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By Miriam Raftery


May 6, 2009 (San Diego’s East County)—The May 19 election includes six statewide ballot initiatives (1A, 1B, 1C, 1D, 1E, and 1F) that are among the most confusing in recent memory. The stakes are high: stability of California’s budget process and the ability to fund vital services such as education, healthcare and public safety for the future.


But an array of conflicting arguments has left even customary allies on opposite sides of the fence on many of the initiatives. We’ve provided the most comprehensive guide yet to help you sort through the strongest arguments on all sides and understand these measures—so you can make an informed choice. Also remember, the last day to request an absentee ballot for the May 17 election is May 12.


Governor Arnold Schwarzenegger warns of dire consequences if measures fail, yet the California Republican Party opposes all six initiatves—while the Califiornia Democratic Party favors 1B, 1C and 1F but has a neutral stance on the others. The League of Women Voters, meanwhile, recommends a “No” vote on four propositions (1A, 1C, 1D, and 1E), remaining neutral on two. The progressive Courage Campaign urges a “No” vote on all six initiatives, as does the California Nurses Association. But the League of Conservation Voters wants the opposite-- a “Yes” on all six. Educator groups are divided, too: California Teachers Association urges a “Yes” on all six measures, but the California Federation of Teachers urges a “No” on five of the measures, supporting only 1B. Service Employees International (SEIU), a labor group, has a mixed recommendation favoring 1B and 1C, opposing 1A, 1D and 1E, with no position on 1F, while the California Chamber of Commerce supports all six measures. California Taxpayers Association, a conservative group, supports four of the measures (,1A, 1D, 1E and 1F) but is neutral on the rest, while the Howard Jarvis Taxpayers Association opposes 1A.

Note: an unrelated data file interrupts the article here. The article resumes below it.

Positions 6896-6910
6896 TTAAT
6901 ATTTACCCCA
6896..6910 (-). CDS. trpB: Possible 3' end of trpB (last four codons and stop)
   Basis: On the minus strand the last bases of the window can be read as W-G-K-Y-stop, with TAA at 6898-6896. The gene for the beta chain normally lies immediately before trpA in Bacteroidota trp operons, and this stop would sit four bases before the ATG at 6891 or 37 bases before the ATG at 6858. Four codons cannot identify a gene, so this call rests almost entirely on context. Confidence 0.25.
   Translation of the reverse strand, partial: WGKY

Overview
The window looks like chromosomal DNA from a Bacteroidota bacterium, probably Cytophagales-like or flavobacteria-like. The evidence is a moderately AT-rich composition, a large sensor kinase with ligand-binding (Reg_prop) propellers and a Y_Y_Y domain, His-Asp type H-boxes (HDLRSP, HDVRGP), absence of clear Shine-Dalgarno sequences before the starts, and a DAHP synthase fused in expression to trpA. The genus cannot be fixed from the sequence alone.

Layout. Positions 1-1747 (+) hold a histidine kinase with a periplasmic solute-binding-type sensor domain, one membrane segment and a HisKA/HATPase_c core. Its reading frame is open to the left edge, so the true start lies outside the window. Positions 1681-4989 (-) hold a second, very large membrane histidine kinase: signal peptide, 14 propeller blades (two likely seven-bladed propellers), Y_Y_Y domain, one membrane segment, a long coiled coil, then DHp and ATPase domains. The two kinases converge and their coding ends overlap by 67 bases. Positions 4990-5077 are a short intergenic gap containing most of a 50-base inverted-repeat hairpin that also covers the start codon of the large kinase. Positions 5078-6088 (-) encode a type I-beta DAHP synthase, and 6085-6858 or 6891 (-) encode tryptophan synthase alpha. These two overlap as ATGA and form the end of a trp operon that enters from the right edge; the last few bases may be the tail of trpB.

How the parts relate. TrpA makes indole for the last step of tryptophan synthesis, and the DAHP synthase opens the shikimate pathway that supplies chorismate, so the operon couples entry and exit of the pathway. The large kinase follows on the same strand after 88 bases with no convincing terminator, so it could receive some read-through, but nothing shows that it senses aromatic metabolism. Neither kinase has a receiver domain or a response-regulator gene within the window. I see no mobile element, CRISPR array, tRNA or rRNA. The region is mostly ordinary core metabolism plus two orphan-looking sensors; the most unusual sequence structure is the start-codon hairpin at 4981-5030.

Here is our rundown on what the measures would actually do, and why various interest groups have taken stances for or against the initiatives. At the bottom of this story, we’ve also included links to the major interest group sites, where you can read more detailed arguments on both sides.